Science in the twentieth century was dominated by two pursuits: astronomers looked farther and farther into space to the very edge of the universe, and physicists looked deeper and deeper into matter at the smallest particles in the universe.
Marie Curie gave the first hints of subatomic particles when she theorized that the atom was the source of radiation.
In 1897, the British physicist Sir Joseph John Thomson announced that he had found particles smaller than the atom.
He called them “corpuscles,” and he believed that they were scattered throughout the atom like seeds in a watermelon. He was right about the particles, later renamed electrons, but wrong about their properties.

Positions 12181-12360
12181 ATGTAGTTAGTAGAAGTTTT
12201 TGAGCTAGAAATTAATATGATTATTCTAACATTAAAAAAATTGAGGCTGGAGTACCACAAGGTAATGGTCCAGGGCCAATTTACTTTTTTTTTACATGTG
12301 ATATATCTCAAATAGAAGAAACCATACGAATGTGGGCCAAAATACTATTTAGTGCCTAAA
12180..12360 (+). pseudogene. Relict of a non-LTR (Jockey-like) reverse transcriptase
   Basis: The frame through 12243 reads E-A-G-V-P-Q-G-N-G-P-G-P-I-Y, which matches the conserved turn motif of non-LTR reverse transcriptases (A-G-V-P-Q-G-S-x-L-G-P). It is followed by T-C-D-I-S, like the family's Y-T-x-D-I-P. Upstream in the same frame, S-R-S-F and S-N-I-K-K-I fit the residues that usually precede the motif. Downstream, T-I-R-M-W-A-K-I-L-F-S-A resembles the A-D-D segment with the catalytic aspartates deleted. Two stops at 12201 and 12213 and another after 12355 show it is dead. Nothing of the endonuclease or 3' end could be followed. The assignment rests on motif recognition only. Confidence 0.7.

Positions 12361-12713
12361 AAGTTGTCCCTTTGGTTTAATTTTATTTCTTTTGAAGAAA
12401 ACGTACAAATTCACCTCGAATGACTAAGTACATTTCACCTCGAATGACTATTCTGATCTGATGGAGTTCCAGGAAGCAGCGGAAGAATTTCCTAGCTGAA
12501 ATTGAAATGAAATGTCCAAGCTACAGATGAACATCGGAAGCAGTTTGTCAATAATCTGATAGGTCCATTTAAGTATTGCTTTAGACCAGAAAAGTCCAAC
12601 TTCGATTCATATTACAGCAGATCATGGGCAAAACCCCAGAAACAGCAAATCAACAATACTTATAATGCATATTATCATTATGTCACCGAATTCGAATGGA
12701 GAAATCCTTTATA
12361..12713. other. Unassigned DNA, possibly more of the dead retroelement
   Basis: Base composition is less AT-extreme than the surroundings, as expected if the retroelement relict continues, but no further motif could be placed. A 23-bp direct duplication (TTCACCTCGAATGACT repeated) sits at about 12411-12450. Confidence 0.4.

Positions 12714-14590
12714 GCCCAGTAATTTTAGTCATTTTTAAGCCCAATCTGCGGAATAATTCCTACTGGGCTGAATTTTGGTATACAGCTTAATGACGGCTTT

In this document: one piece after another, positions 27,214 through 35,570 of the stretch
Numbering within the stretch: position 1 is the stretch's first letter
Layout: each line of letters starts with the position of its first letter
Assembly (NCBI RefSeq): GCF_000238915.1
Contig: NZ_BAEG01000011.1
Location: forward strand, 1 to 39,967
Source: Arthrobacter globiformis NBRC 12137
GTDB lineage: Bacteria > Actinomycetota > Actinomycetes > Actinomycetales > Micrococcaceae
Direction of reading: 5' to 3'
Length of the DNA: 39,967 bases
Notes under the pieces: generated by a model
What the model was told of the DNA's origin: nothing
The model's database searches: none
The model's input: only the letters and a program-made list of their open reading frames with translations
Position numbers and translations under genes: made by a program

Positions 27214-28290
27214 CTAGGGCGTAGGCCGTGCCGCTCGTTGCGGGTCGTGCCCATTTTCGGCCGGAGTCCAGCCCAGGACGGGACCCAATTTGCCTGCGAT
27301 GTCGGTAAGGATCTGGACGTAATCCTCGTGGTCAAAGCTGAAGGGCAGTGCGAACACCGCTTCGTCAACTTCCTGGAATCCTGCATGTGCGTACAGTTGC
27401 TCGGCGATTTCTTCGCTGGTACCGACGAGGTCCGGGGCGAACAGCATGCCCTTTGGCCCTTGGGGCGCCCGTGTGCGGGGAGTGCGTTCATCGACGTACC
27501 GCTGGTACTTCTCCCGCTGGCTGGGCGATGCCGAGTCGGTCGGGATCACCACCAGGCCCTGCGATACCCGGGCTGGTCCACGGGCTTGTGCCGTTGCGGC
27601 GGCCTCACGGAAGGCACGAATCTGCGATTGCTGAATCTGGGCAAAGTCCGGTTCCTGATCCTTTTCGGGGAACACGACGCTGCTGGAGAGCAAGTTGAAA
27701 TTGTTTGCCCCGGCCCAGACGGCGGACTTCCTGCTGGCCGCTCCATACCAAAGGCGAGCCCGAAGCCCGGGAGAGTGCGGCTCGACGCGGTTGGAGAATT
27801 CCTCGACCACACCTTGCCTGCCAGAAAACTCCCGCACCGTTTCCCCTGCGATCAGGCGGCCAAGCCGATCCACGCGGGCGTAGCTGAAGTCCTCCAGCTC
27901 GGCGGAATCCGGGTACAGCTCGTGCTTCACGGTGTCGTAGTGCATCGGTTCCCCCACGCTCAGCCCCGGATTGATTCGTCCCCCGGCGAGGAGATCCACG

It would be one of Thomson’s students who would unlock the secrets of the electron and become the first scientist to look inside the atom. In the process, that student would also become the world’s first successful alchemist.
Ernest Rutherford was born in Nelson, New Zealand, in 1871. His family were pioneers in the isolated countryside of the new nation, and Rutherford learned the life of a farmer from his father.
He was also a bright student, especially in the sciences, and won a scholarship to the University of New Zealand.
After college, he was accepted for a research position at Cambridge University, a rare honor for a student from outside of England. The head of physics research at Cambridge was J. J. Thomson and Rutherford was very interested in his “corpuscles.”
Even though Rutherford is considered a physicist, he won the 1908 Nobel Prize for chemistry.
A unit of radioactivity, the rutherford, and element number 104, rutherfordium, were named in Rutherford’s honor.